But philanthropic dollars are not geographically equitable either. There are some areas that have been traditionally underserved by foundation philanthropy and when these were combined with areas in economic distress, it meant a cascade of revenue problems for nonprofits. For instance, some areas of the country whose economies were in decline saw their tax bases eroded. This was combined with a serious loss of corporate giving capacity and double-digit unemployment. This, in turn, caused declines in United Way campaign results, individual giving, and people’s abilities to pay fees out of pocket. The combination of all of the above in some areas of the country has been disastrous.

A cascade of revenue problems for nonprofits.

Not discussed much is clients’ inability to pay fees, which has hit some subsectors very hard in some areas of the country. A good example of a subsector that has been hard hit in some geographic areas is child care. Many child care facilities function on a combination of direct pay fees and subsidies. In locations where joblessness was high, enrollment in child care declined and the budgets of those facilities were eviscerated causing many closings. In Georgia alone over the course of 2009, six hundred child care facilities closed.

The reason why this particular story is so disturbing is that childcare is obviously necessary infrastructure for communities if they are to recover.

I think the thing that characterized the past year for me was the way money was distributed in fits and starts. The budget impasse in Philadelphia, which extended over 90 days, actually resulted in a number of closures of child care centers. The money was subsequently freed up but the damage had been done.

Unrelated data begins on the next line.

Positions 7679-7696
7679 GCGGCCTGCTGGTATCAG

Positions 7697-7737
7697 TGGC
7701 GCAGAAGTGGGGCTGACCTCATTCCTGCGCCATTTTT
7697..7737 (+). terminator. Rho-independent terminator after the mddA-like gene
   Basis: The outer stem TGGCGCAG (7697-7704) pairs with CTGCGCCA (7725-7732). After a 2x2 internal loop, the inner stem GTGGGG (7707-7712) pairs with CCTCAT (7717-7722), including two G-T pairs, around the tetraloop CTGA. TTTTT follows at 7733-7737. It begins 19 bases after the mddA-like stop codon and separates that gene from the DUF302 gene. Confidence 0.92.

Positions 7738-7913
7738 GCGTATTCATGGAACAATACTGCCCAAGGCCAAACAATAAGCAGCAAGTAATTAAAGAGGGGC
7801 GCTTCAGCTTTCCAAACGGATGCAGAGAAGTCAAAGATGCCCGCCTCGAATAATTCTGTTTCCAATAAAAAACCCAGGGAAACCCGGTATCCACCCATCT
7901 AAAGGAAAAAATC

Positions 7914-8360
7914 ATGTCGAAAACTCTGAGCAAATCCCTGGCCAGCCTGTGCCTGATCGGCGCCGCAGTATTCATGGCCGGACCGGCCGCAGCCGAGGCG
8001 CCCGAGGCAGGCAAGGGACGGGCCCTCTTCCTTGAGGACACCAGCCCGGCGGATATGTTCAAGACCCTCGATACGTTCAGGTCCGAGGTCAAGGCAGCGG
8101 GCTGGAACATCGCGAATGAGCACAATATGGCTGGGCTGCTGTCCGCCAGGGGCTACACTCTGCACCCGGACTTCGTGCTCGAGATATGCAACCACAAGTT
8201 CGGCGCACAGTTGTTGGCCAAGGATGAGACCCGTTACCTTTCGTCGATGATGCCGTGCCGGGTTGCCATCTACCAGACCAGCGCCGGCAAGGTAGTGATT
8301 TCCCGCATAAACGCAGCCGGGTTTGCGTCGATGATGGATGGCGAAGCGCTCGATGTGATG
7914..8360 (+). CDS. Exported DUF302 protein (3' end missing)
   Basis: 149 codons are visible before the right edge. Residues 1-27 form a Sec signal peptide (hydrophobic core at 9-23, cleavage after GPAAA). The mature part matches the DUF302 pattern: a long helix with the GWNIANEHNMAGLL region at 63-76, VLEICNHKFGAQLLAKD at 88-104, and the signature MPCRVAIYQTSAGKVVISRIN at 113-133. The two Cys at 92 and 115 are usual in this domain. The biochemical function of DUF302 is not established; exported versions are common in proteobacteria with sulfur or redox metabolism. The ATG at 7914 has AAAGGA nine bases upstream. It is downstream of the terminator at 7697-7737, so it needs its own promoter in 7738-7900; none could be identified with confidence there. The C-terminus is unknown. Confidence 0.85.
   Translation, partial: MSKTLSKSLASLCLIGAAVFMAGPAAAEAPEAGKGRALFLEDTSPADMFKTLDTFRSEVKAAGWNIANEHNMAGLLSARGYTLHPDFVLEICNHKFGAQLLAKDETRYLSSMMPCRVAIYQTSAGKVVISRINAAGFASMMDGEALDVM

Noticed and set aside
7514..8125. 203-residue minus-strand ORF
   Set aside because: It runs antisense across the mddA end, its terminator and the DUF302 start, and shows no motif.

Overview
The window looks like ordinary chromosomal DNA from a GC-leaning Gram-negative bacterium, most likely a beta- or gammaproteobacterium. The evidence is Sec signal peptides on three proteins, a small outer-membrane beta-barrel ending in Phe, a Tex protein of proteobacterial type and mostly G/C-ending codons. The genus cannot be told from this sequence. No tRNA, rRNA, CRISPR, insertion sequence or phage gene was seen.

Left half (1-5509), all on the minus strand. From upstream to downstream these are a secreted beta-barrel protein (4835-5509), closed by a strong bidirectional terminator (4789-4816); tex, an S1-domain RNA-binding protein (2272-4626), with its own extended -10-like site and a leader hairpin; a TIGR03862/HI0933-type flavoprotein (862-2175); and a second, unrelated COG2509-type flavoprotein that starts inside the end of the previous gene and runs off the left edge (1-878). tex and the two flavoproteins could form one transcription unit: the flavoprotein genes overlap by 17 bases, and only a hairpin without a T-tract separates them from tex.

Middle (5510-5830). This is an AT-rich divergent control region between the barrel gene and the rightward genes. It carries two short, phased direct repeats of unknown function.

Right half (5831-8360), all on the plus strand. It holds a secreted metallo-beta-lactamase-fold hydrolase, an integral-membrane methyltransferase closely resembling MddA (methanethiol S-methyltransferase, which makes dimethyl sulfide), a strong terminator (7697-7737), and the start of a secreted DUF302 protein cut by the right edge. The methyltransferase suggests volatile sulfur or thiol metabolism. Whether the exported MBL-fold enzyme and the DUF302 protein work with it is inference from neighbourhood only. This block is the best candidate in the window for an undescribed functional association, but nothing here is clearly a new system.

Stimulus money flowed into the sector in some volume in waves and in ways that were sometimes a mismatch for the comprehensive work of a community organization. Just looking at Community Health Centers, the money that was distributed came in a few waves and was for a combination of expanded immediate services, and capital improvements including new facilities, development, and electronic records systems. This was an awkward fit in a number of ways.

But now let’s talk about this year and next which promise to be as—or more—difficult for many state budgets.

First, the money for expanded services was not necessarily equal to increased need since the requests were made before it was clear how long the recession would last or how high the numbers of uninsured would soar. Second, just at the moment when need was highest, capital projects needed to be started, requiring community health centers to scramble to lay the right base for their response to health care reform. Third, the money was distributed in odd ways geographically; one wave missed the entire middle of the country while investing heavily in a few states like Massachusetts, arguably one of the better medically served areas in the country.  Fourth, in some states the investment of stimulus money resulted in the withdrawal of state money—a kind of shell game that left organizations reeling.